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Second-scale nuclear spin coherence time of ultracold 23Na40K molecules

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Science  28 Jul 2017:
Vol. 357, Issue 6349, pp. 372-375
DOI: 10.1126/science.aal5066

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Extending the coherence time of molecules

Quantum properties of atoms and molecules can be exploited for precision measurements or quantum information processing. The complex state structure of molecules can be exploited, but it is hard to preserve the coherence between pairs of those states in applications. Park et al. created fermionic molecules of NaK in the rovibrational ground state that maintained coherence between their nuclear spin states on a time scale of 1 second. This long coherence time makes dipolar ultracold molecules a valuable quantum resource.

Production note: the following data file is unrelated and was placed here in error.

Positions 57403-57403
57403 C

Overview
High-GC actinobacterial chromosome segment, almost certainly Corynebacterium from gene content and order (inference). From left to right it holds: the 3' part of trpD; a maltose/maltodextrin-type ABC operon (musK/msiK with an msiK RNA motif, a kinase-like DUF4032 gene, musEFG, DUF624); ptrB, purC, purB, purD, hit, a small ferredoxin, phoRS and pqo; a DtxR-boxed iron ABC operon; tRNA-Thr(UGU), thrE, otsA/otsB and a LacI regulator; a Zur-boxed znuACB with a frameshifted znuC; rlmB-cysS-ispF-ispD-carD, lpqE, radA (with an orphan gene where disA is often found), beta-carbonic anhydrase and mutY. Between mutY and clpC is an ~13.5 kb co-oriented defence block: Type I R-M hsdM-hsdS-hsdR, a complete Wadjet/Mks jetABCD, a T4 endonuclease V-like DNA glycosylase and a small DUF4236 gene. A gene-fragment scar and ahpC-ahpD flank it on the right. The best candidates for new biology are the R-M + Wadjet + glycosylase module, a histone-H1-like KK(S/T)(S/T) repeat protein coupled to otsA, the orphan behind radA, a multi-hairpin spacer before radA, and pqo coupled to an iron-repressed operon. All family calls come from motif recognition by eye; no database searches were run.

Science, this issue p. 372

Abstract

Coherence, the stability of the relative phase between quantum states, is central to quantum mechanics and its applications. For ultracold dipolar molecules at sub-microkelvin temperatures, internal states with robust coherence are predicted to offer rich prospects for quantum many-body physics and quantum information processing. We report the observation of stable coherence between nuclear spin states of ultracold fermionic sodium-potassium (NaK) molecules in the singlet rovibrational ground state. Ramsey spectroscopy reveals coherence times on the scale of 1 second; this enables high-resolution spectroscopy of the molecular gas. Collisional shifts are shown to be absent down to the 100-millihertz level. This work opens the door to the use of molecules as a versatile quantum memory and for precision measurements on dipolar quantum matter.

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